Dorothy: It’s so insane how everything is working right now. I had a part-time accounting job I got laid off from at the beginning of COVID and I’ve been kind of waiting for them to give me the green light to come back. My husband has a part-time job and has been doing a little bit of work with that. It’s just been crazy trying to juggle, not really having steady daycare for our little girl and then Ben popping in and out while trying to do all the record release stuff. So, just doing all these things and hanging out with the baby when I can.
How has your day-to-day life changed since the virus hit? Have you picked up any new creative habits or maybe settled into other ones you didn’t use to have the time for?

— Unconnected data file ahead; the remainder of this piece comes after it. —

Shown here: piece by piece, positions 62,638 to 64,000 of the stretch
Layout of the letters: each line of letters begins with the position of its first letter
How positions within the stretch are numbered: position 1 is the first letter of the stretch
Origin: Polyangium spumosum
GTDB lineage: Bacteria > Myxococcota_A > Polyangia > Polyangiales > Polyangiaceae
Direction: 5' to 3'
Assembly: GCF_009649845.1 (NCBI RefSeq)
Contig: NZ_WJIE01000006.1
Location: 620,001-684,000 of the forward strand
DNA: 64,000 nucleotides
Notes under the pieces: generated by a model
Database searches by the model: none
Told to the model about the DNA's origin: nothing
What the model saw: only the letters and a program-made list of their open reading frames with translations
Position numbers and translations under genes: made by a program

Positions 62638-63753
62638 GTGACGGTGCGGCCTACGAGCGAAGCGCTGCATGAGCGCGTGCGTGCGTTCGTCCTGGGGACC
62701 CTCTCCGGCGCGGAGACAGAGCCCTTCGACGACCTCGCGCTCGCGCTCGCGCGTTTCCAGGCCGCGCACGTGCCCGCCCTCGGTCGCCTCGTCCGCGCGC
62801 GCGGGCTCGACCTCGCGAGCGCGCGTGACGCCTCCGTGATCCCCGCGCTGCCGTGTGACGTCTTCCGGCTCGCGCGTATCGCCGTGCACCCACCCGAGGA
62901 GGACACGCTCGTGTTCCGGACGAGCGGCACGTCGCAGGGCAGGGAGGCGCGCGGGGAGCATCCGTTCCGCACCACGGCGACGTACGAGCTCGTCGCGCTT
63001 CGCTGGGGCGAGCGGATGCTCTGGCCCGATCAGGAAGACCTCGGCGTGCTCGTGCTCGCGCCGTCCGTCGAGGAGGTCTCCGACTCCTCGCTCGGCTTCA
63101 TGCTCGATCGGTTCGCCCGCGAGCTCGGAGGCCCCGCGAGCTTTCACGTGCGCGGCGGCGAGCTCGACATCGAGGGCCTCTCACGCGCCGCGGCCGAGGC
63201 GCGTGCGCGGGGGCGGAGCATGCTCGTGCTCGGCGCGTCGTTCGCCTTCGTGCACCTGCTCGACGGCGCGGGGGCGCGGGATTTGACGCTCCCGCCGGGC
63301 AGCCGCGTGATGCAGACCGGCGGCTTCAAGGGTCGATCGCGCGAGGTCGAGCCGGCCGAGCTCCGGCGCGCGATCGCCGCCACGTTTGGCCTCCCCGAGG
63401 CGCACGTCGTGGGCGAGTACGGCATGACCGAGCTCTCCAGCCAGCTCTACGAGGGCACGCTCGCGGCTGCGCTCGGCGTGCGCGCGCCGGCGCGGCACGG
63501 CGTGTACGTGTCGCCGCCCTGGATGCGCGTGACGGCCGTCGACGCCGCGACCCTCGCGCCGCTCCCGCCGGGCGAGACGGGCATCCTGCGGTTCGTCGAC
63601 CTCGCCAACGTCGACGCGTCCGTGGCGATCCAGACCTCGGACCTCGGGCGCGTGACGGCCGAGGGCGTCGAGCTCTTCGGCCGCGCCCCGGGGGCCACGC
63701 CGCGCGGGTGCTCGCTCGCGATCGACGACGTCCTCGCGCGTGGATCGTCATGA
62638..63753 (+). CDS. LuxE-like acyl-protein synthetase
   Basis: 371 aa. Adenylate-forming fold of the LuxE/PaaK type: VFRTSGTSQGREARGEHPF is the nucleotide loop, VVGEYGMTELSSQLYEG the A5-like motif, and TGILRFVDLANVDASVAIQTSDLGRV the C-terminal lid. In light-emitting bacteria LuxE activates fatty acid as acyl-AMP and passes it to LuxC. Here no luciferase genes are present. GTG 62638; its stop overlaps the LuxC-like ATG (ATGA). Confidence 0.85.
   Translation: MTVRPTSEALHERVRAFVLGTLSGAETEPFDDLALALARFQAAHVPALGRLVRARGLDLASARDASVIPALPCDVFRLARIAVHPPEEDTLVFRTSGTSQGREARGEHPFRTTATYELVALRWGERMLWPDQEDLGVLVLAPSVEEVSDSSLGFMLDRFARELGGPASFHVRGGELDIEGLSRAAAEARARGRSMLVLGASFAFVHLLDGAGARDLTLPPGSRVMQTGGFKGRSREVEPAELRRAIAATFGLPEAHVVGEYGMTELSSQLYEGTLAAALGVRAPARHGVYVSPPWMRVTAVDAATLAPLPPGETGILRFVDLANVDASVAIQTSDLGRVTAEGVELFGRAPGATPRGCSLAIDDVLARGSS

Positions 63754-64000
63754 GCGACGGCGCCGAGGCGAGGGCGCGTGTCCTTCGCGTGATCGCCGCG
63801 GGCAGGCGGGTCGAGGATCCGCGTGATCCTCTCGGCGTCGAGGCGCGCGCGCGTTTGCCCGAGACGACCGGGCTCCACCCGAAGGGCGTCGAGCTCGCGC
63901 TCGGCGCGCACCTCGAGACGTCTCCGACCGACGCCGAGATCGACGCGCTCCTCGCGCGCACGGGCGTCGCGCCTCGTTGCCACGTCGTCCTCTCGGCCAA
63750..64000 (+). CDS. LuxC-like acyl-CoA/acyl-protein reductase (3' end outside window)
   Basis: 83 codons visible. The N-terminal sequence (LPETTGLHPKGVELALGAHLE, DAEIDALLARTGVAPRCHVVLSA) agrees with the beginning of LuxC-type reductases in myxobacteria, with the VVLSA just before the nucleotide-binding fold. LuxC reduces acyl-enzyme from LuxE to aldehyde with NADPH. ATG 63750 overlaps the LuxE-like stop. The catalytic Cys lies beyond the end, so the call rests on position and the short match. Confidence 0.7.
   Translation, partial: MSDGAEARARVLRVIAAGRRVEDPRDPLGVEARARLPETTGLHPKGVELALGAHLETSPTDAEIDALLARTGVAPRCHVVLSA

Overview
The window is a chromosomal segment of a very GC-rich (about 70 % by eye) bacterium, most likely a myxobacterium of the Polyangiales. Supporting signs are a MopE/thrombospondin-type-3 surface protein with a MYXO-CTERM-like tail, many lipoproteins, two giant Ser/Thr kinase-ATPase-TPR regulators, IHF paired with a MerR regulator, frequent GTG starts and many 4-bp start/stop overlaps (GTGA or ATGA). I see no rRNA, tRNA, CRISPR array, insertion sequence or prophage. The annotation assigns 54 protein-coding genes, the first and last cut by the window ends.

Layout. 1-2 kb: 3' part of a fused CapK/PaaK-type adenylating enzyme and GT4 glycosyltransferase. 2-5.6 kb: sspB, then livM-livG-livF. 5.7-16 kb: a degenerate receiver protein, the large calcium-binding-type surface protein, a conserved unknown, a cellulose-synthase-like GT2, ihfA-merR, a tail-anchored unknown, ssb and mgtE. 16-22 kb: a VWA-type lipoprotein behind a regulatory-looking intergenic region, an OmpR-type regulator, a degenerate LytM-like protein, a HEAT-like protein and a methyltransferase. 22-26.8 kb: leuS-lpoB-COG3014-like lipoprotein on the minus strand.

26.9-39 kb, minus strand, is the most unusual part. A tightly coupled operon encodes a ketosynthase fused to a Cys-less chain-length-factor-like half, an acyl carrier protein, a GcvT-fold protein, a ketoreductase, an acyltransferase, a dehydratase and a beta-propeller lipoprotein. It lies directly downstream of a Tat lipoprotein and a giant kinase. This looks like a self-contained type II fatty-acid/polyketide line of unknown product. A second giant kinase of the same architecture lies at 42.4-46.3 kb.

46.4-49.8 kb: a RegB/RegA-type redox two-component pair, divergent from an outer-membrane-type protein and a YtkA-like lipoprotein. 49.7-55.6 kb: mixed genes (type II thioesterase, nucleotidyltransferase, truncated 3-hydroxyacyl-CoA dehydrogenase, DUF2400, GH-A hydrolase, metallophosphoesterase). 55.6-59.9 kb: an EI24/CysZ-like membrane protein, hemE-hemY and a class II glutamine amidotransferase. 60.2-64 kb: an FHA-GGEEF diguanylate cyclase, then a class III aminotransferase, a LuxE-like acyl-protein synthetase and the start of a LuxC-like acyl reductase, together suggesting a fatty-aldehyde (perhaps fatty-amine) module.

Dorothy: One of the biggest challenges for us is that we have a one-year old. If we didn’t have our daughter, I would probably be writing every day. At the very beginning, we were like, ‘Let’s just start writing,’ so we already have some tunes put down for our next album. But then stuff started picking up a little more and we didn’t have our daycare. Creatively, it’s been a struggle also because we’re doing the album release and all the behind the scenes that goes into that. It’s not making music, but that’s been fun for me too.
I’d love to ask you about making the record. How would you describe the recording of this album compared to your guys’ previous projects?